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I'm trying to write a script that stores some data chunks inside flat .txt files (they're small files, less than 100 lines).

Anyway, I'm trying to, in effect, update a single matching line with a new value for that line while leaving everything else alone in the file but cannot quite figure out how to modify just 1 line rather than replacing the full file.

Here is my code so far:

# get file contents as array.
array_of_lines = File.open( "textfile.txt", "r" ).readlines.map( &:chomp )

line_start = "123456:"    # unique identifier
new_string = "somestring" # a new string to be put after the line_start indentifier.

# cycle through array finding the one to be updated/replaced with a new line.
# the line we're looking for is in format 123456:some old value

# delete the line matching the line_start key
array_of_lines.delete_if( |line| line_start =~ line )

# write new string into the array.
array_of_lines.push( "#{line_start}:#{new_string}" )

# write array contents back to file, replacing all previous content in the process
File.open( "textfile.txt", "w" ) do |f|
    array_of_lines.each do |line|
        f.puts line

The textfile.txt contents will always be consisting of the format:


where I can match the unique_id using app data generated by the script to figure out which line of text to update.

Is there a better way of doing what I'm trying to?

It seems a little inefficient to read the entire file into memory, looping over everything just to update a single line in that file.

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See also: stackoverflow.com/questions/4397412/… –  Wayne Conrad Jul 14 '12 at 23:44
Thanks Wayne, Good to know about those potential performance/memory issues. –  Jannis Jul 14 '12 at 23:59

1 Answer 1

up vote 4 down vote accepted

You can't do what you want unless the new data you are writing is the same length as the old data.

If the length is different then all the bytes in the file after your modification need to be moved. Moving file data always involves rewriting everything (from the point of the modification onwards). In that case you might as well rewrite the whole file since your files are so small.

If the replacement data is the same length, then you can use IO.seek to put the file pointer to the appropriate location, and then just use write to enter the replacement data.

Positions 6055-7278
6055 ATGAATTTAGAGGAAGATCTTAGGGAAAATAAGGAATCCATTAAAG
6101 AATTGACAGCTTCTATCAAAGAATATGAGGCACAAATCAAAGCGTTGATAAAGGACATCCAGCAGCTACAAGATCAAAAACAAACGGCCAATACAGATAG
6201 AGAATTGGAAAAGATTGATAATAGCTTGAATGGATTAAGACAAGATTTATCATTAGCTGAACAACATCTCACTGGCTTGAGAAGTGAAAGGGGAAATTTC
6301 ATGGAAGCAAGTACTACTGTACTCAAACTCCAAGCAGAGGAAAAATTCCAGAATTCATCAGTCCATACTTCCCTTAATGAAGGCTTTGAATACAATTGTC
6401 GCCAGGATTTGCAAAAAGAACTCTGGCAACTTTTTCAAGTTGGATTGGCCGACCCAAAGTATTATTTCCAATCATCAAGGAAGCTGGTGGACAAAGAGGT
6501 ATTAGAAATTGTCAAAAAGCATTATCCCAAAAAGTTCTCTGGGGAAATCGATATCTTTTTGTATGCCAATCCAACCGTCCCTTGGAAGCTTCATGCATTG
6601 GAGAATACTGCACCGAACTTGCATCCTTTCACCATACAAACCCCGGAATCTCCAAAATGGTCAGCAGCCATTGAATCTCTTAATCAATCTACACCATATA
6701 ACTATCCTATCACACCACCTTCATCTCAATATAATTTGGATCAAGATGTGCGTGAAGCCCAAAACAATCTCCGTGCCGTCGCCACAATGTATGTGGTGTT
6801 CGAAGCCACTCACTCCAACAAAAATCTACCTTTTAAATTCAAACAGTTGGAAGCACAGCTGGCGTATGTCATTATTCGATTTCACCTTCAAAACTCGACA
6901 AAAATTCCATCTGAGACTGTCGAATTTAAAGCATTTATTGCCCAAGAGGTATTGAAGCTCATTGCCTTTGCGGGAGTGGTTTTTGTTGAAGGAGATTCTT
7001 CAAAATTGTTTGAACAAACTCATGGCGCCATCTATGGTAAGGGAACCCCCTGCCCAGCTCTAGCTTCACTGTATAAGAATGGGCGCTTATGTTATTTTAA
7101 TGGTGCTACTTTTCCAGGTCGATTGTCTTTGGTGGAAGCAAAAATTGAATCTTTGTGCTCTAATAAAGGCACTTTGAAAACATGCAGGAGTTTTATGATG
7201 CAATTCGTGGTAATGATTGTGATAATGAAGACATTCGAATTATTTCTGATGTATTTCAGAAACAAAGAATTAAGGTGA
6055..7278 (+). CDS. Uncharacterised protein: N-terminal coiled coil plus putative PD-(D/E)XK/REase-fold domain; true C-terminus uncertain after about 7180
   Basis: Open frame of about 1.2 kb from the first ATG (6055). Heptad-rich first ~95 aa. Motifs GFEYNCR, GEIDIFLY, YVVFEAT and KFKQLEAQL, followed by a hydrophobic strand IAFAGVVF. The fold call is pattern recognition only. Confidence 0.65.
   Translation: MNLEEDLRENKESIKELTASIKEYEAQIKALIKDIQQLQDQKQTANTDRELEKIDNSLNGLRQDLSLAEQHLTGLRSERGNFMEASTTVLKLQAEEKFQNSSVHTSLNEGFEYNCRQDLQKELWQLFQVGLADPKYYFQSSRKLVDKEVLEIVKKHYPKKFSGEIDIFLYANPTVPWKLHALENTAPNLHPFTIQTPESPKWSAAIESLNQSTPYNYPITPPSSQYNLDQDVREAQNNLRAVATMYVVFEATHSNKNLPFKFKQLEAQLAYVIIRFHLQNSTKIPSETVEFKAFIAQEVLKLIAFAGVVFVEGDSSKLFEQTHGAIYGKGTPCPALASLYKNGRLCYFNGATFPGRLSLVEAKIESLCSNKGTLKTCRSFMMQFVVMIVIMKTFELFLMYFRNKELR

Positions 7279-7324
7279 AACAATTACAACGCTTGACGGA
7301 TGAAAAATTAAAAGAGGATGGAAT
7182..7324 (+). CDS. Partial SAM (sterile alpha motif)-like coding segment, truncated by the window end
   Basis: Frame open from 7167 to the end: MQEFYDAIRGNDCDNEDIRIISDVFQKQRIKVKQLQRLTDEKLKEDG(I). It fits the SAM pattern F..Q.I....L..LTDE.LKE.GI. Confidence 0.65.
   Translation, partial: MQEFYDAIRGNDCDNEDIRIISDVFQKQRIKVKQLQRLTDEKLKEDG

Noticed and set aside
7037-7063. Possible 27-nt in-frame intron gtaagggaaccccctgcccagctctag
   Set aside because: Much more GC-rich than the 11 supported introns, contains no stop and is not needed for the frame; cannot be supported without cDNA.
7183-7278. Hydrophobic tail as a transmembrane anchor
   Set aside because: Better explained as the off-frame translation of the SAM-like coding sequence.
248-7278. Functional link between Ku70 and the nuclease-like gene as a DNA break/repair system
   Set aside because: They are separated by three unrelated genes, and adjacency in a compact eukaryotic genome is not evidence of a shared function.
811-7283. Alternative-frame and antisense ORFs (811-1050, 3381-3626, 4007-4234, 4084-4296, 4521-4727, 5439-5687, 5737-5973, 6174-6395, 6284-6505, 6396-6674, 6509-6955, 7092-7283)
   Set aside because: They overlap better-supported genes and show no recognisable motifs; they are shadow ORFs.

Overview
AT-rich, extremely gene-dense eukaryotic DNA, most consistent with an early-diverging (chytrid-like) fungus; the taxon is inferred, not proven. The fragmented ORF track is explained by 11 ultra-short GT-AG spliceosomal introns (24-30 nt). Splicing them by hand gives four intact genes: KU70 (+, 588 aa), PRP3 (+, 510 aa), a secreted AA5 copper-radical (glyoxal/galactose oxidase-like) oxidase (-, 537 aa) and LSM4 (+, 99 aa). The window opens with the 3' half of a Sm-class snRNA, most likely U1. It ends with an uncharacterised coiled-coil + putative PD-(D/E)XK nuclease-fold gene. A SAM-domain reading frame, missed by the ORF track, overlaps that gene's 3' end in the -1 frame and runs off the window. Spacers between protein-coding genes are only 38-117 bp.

If you still don't want to rewrite the whole file, but instead just move the data around (if replacement length is different), then you need to seek to the correct location and then write everything to the end of the file from that point forward. If the replacement is shorter you will also need to call File.truncate to resize the file.

share|improve this answer
Thanks for the answer. Since I'm so new to Ruby it's good to know that I am on the right track here. One question in regards to rewriting the file: Is it more efficient to concat the array_of_lines into a single string first via array_of_lines.join("\n") and then write only this to the file once, or is the way I've done it, writing each line inside an each loop to the file, just as good/efficient? –  Jannis Jul 14 '12 at 23:37
@Jannis - It's hard to say which one is more efficient. I'd write them separately like you do. Joining just creates one more temporary string in memory. However the best option is just to realize you can call puts with the whole array: f.puts array_of_lines. No need to loop or join at all. –  Casper Jul 14 '12 at 23:44
Also you might want to look at this for a one-liner that also does what you want: stackoverflow.com/questions/1274605/… –  Casper Jul 14 '12 at 23:45
awesome thanks for the tip! f.puts array_of_lines it is! Having had a look at the gsub one-liner linked, I presume that doing it that way would not honor line breaks necessarily? –  Jannis Jul 14 '12 at 23:58
@Jannis - it runs the gsub once per each line in the file. So it works pretty much as expected ("replace this with that for each line in the file"). The comments there explain the command-line options and what essentially happens. –  Casper Jul 15 '12 at 0:04

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